Monthly Archives: June 2014

Birthday Cakes for the Twins

The original plan I had for the twins’ cakes was to sculpt their favorite characters for the tops of the cakes in an eatable media. I know that professionals use Rice Krispies and wire, wood and pipe to form the insides of the characters which they then cover with fondant. I was trying to avoid the metal and wood skeleton. I started with the idea that I could sculpt the insides from marshmallows that I cut to shape and stuck together then I would cover the marshmallows with colored fondant. I rolled some fondant and cut it into short sticks that when dry would act like nails to hold the marshmallows together. And I had three sizes of marshmallows; the small kind which are good in baked goods, a standard large size that are used as in S’mores, and a giant size that is about twice the large size.

I proceeded with that plan for several weeks; it was hard cutting the fondant to cover the marshmallow and that was bothering me. Then, one day I pressed too hard and the dry fondant shattered. That plan was a failure.

dolls 003Cake Toppers

I ended up buying toys that I could use as toppers for the cakes. One cake is a Spiderman theme, and the second is a Toothless dragon theme. Each cake has a clown figurine on top; this is the marshmallow covered with butter cream frosting and a plastic head. I needed an eatable figure on the top of the cake just so I didn’t feel totally defeated.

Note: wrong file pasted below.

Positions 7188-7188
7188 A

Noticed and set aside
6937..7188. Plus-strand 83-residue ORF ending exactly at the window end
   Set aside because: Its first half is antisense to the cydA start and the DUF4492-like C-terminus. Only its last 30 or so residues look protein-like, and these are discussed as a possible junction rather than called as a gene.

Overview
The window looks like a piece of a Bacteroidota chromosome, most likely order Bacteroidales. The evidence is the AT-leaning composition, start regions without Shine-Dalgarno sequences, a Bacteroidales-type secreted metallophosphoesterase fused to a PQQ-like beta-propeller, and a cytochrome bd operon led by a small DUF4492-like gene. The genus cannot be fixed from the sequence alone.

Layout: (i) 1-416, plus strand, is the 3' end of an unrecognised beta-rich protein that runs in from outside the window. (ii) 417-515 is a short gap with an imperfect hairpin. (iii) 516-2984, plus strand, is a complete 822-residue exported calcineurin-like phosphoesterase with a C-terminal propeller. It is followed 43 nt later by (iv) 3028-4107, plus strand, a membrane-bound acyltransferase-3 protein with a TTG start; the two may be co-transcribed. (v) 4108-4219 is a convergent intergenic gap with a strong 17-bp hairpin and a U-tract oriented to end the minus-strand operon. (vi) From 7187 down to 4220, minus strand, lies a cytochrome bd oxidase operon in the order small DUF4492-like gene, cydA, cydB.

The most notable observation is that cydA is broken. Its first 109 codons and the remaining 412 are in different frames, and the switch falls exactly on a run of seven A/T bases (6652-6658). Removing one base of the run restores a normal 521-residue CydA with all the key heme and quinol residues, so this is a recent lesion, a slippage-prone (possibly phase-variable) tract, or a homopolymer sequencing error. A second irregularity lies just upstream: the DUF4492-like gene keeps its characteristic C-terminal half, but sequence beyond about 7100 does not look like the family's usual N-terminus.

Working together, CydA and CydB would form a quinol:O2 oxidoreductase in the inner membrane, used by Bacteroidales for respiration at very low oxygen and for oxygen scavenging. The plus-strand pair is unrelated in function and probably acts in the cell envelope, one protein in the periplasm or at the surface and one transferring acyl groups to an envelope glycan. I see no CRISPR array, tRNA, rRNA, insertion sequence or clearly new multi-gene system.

The internals of each cake is the same; they both consist of three layers of yellow cake mix, with the top and bottom layers sliced and filled with a strawberry glaze. I used the apricot glaze recipe that is with my Napolean recipe but substituted seedless strawberry jam. That glaze recipe is in the article Icings, Glazes and Frostings. My article on Making a Pinata Cake gives more detail on the internal structure of the Birthday Cakes.

Toothless Dragon Cake

toothy 003

When I started planning the Toothless dragon cake, I found an Internet site that showed a darling Toothless cake. I am grateful to Rouvelee Ilagan for posting what she made for Isa. I had hoped to capture a similar image when I started. But, I am not the cake decorating artist that is needed to duplicate what is on that cake.

First, the cake has tiers and the decorations extend out to the edge of the cake board. I didn’t feel I could carve too deeply into the piñata cake without really messing it up, so my cake is a circular mesa. I tried to get some texture by using shades of the gray splashed around the tower, but I should have done it directly with the frosting instead of as an after-thought.

toothy 005

I did get a couple things correct- the fish and the creel. I made the creel while I was still working with marshmallows; I made up the colors in Royal Icing and then did the basket weave around a marshmallow. When the icing had dried, I pulled the marshmallow out. The fish were also made around that time when I had the fondant out. I rolled some fondant out, and then with an Xacto knife, carved the outlines of the fish. To finish the fish, I used different sizes of the round piping tips to press curves into the fondant. A large tip created the half-circle gill and small tips were used to create scales.